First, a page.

“Nobody,” the Monty Python skit goes, “expects the Spanish Inquisition,” and the same goes for visitors to the Prado Museum in Madrid. Turning a corner on the second floor, viewers come face-to-face with Emilio Sala Francés’ 1889 painting “The Expulsion of the Jews from Spain.”
In the picture, a lavishly-dressed Jewish emissary has laid a treasure chest at the feet of Isabella I of Castile and Ferdinand II of Aragon, who sit enthroned beneath a canopy bearing their motto, “Tanto Monta.” Just as it’s impossible for viewers to connect with the messenger — his back is turned, and it’s easy to get lost in the folds of his lavish attire — his plea to prevent his people’s expulsion falls flat.
All eyes, save the apparently-napping queen’s, are on the modestly-attired monk Tomás de Torquemada, who dramatically casts a crucifix on the box. The message is clear from Spain’s first grand inquisitor, whose name Britannica notes “has become synonymous with the Christian Inquisition’s horror, religious bigotry, and cruel fanaticism.” If the Catholic monarchs accept this Jewish blood money, they might as well be Judas selling Jesus out to the Romans.
The Inquisition rears its ugly head elsewhere in the museum, including in works from Ávila’s Convent of Santo Tomás, which was the Inquisition’s headquarters. Torquemada commissioned Pedro Berruguete’s “Saint Dominic de Guzmán” (1493-9), which casts Saint Dominic symbolically as an inquisitor. Another Berruguete work depicts an auto-da-fe, and a late 15th century canvas by an unknown artist titled “The Virgin of the Reyes Católicos” depicts Torquemada kneeling behind Ferdinand. On the other side of the cross, another monk kneels behind Isabella; given the sword in his chest — a sign of his martyrdom — he may be Pedro de Arbués, the inquisitor who was assassinated by conversos in 1485.
The Prado collection features several works by Goya and Eugenio Lucas Velázquez, which directly reference the Inquisition. The condemned wear conical, white hats in Velázquez’s c. 1860 “Woman Condemned by the Inquisition,” and the title of Goya’s 1808-11 “For Moving His Tongue in a Different Way” may reference Hebrew prayer, notes the Prado website.
The picture of Torquemada casting the crucifix in condemnation of the Jews, however, feels like a memorialization, as does Jean-Paul Laurens’ 1882 painting “The Pope and the Inquisitor.” Others, like Solomon Alexander’s work on the subject, depict the Spanish Jews beseeching the Catholic monarchs more heroically. But what are viewers to do with the previous troubling sort?
The Prado picture by Sala is a tough work for modern audiences, admits Mark Roglán, director of Southern Methodist University’s Meadows Museum in Dallas. “I would try to see it with a historic lens as much as possible to explain it to modern audiences,” says Roglán, who used to conduct research at the Prado and who was knighted by former Spanish king Juan Carlos I.
Even in the 19th century, when European artists frequently mined historical subjects, Spanish painters rarely explored the Jewish expulsion. When they depicted the reign of Ferdinand and Isabella, which they did often, painters tended to focus on two main events during their rule: the conquest of Granada and Columbus’ discovery of America, according to Roglán.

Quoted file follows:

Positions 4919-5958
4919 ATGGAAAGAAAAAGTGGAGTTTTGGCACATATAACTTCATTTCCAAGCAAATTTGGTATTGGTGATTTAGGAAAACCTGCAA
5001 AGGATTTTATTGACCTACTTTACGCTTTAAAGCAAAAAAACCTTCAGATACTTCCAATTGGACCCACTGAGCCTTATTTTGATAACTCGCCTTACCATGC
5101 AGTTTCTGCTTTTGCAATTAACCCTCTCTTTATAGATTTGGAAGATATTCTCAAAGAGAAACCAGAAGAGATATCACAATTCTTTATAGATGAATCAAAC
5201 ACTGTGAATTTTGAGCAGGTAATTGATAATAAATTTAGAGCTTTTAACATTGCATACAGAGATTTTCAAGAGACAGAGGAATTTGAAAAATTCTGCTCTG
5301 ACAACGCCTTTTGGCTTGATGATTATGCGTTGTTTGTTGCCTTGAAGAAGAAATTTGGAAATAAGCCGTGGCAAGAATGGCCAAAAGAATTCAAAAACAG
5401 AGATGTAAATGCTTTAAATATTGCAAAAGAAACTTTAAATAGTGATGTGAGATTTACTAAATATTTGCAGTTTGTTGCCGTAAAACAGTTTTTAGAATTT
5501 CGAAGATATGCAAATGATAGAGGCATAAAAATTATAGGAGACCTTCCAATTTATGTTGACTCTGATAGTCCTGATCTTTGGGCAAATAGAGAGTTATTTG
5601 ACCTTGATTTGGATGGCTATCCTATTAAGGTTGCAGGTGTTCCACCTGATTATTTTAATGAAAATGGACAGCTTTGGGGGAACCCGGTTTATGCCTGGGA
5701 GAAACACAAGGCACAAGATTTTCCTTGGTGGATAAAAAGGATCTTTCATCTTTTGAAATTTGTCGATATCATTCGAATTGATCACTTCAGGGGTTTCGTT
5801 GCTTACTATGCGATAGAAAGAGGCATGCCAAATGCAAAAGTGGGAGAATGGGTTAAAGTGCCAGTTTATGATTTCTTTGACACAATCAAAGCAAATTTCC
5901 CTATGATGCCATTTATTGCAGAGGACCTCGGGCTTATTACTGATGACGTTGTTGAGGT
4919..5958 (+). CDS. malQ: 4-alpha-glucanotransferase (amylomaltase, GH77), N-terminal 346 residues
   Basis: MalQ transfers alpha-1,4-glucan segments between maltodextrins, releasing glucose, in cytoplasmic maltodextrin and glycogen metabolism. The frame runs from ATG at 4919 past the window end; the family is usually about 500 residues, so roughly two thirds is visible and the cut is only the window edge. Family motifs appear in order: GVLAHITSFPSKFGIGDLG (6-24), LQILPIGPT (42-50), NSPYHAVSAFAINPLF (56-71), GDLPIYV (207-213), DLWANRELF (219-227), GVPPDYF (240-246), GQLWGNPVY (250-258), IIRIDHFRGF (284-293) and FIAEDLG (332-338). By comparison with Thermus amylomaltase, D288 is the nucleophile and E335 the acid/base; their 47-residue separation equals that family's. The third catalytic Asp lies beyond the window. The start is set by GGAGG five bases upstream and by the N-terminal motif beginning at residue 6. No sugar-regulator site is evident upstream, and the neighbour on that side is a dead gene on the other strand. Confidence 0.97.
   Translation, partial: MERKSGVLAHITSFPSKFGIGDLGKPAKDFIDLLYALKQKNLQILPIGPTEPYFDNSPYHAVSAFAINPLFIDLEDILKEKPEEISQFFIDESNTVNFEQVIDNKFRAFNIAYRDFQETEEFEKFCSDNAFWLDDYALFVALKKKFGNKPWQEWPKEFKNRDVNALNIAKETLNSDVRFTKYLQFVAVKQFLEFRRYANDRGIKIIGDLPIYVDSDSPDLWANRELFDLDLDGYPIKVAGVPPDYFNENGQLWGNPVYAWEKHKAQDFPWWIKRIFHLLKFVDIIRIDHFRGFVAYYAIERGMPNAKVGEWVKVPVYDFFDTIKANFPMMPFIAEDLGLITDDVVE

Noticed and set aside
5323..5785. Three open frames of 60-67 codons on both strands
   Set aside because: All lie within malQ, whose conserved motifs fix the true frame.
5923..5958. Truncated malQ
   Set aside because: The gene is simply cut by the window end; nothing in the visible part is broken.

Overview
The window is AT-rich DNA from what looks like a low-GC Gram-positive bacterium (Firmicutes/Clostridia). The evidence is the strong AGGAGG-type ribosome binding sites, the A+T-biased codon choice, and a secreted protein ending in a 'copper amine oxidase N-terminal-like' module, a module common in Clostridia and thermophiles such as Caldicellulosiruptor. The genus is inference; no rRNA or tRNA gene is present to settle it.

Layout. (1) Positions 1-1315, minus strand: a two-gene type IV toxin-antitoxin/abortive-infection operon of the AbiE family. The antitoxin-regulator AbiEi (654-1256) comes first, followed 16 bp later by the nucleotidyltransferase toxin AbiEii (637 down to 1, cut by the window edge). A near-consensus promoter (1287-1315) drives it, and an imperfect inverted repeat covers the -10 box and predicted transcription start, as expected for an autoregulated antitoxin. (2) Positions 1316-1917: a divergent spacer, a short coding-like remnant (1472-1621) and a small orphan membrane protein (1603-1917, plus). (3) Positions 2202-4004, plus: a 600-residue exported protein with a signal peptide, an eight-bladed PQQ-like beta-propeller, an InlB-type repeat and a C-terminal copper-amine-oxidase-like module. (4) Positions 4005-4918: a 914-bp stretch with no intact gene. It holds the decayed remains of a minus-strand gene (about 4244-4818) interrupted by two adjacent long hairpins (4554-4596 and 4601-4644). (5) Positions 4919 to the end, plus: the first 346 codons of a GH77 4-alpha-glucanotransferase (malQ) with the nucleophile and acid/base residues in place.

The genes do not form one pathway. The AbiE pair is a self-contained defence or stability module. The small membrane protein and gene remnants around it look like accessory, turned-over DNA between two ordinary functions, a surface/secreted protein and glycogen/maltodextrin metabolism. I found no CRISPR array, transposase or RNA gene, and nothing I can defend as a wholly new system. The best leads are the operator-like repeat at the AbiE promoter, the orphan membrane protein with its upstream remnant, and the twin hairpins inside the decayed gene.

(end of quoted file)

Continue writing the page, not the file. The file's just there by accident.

“It seems to me that Sala, working in the late 19th century, had to dig deep in the history of these kings in order to find a subject that had not been used previously, which resulted in this strange and gruesome episode with Torquemada,” Roglán says. “Saying that, I would still find it hard to explain to any audience this sad episode in the history of Spain.”
Similar questions surface at the Harvard Art Museums when viewing Fra Angelico’s “Christ on the Cross” (1453-4). The Virgin Mary and Saint John the Evangelist stand on opposite sides of the cross, as Cardinal Juan de Torquemada, Tomás’ uncle, kneels before the cross. The skull under the crucifixion may serve a number of symbolic roles — a reference to Golgotha, which means skull, or to Adam — but it can also stand in for the Inquisition’s brutality.
The elder Torquemada — who had Jewish ancestry according to some scholars, including Benzion Netanyahu (the Israeli prime minister’s late father) — first defended the conversos but was later involved in the Inquisition. This Torquemada became cardinal in 1439 and lived in Rome at the same time as Fra Angelico, who arrived in the 1440s, and returned the next decade, before dying in Rome in 1455, says Danielle Carrabino, associate research curator at the Harvard Art Museums.
“As fellow Dominicans, the two resided together among other monks at the Dominican convent at the church of Santa Maria Sopra Minerva in Rome,” Carrabino says. “Although the dates of these two men from the Torquemada family do overlap, scholars confirmed the identity of the cardinal in our painting, because his coat of arms appears on the back of a panel that was once joined to ours, now in a private collection.”
Whichever Torquemada one views at the museum, there is likely troubling subject matter lurking beneath the surface. Where Monty Python pokes fun at the Inquisition — while also inserting historical reference to its diabolical actions amid the skit — some painters displayed a degree of sympathy for its founding inquisitor. Those works are often important art historical pictures, but one hopes that wall labels would at least display the kind of warning and disclaimer that the Inquisition receives in the Monty Python sketch.
Menachem Wecker writes about art for the Forward.